Karen, my ever-alert bride, became aware last summer of a nativity scene up for grabs. Upon bringing the molded figures home, for lack of room elsewhere I put them in my johnboat parked in the driveway. Then about October we moved the boat to its winter resting place which happens to be just outside the window behind my computer screen.
It seems like the older I get, the jumpier. Nowadays, about all it takes to shock my heart into skipping a beat is someone jumping out from hiding exclaiming, “Gotcha!” Well, I can’t tell you how many times I’ve experienced a quick start when, deep in thought, my eyes stray from my screen to gaze absentmindedly outside and I suffer a quick shock at thinking someone close by is facing me. But then I realize it’s only poor Joseph, and shake my head that yet again, for the umpteenth time, he got me.
See how downcast he looks shivering there covered with snow out of his proper environs? He sure deserves better than to be chucked aside into a boat. At this season, the proper place for his cast likeness is in a stable tending the corresponding likenesses of Mary and The Babe. I have some nice spruce poles freshly cut, so at the behest of my sweet bride, l’m about to fashion suitable habitation.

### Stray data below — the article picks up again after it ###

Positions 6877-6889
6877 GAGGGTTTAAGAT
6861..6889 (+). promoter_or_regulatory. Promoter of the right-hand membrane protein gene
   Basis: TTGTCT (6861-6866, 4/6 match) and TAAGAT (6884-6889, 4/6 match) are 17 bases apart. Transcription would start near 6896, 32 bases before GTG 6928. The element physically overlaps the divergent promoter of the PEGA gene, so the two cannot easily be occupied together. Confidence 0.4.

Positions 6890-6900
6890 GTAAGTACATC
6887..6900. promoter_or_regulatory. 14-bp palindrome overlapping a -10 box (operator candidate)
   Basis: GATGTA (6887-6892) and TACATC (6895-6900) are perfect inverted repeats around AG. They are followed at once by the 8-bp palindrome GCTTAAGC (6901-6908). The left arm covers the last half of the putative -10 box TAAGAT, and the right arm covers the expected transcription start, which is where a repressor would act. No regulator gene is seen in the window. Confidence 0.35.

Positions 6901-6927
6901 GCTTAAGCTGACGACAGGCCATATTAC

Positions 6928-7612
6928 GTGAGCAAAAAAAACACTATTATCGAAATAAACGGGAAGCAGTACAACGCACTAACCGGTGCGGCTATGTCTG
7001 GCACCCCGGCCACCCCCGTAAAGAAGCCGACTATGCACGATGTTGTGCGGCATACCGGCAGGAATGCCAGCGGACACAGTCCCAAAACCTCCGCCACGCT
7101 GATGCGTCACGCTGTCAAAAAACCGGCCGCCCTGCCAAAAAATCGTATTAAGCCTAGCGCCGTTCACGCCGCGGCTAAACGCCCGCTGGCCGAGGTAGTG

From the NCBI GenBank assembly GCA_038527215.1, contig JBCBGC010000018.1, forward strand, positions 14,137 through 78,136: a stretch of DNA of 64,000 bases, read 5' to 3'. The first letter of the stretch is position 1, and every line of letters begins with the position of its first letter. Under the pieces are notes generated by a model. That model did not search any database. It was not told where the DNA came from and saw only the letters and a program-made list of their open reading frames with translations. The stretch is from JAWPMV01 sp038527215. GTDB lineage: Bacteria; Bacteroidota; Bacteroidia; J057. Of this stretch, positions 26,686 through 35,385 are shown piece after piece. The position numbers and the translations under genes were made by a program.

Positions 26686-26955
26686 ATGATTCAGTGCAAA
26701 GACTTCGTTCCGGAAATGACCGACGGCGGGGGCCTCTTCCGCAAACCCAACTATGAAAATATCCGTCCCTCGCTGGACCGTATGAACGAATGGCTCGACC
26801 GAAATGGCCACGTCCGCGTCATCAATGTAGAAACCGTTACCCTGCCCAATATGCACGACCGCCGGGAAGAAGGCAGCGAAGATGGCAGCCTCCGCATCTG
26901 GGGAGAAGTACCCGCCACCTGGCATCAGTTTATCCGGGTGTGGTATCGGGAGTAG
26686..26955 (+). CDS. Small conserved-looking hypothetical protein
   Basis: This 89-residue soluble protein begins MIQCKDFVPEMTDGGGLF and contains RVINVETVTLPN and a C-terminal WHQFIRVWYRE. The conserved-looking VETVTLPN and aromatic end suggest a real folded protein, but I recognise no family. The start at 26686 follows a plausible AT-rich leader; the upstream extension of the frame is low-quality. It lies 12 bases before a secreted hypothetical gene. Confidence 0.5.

Many in this post-Christian culture we have descended into would not even give the Christ Child a place in a manger as part of their Christless, “Happy Holidays” kind of so-called, “Winter Celebration.” But some of the rest of us are just as pathetic in God’s eyes, when we live our lives relegating His Son to merely a “Little Lord Jesus Asleep on the Hay” short Christmastime stint.
The only meaningful place for God’s perfect gift is to be ensconced not for a brief yearly season as a mere sentimental symbol and two-cents-worth tribute, but taken to dwell permanently, each and every day, as the very centerpiece of the individual’s heart as his personal crucified and risen Lord and living Savior.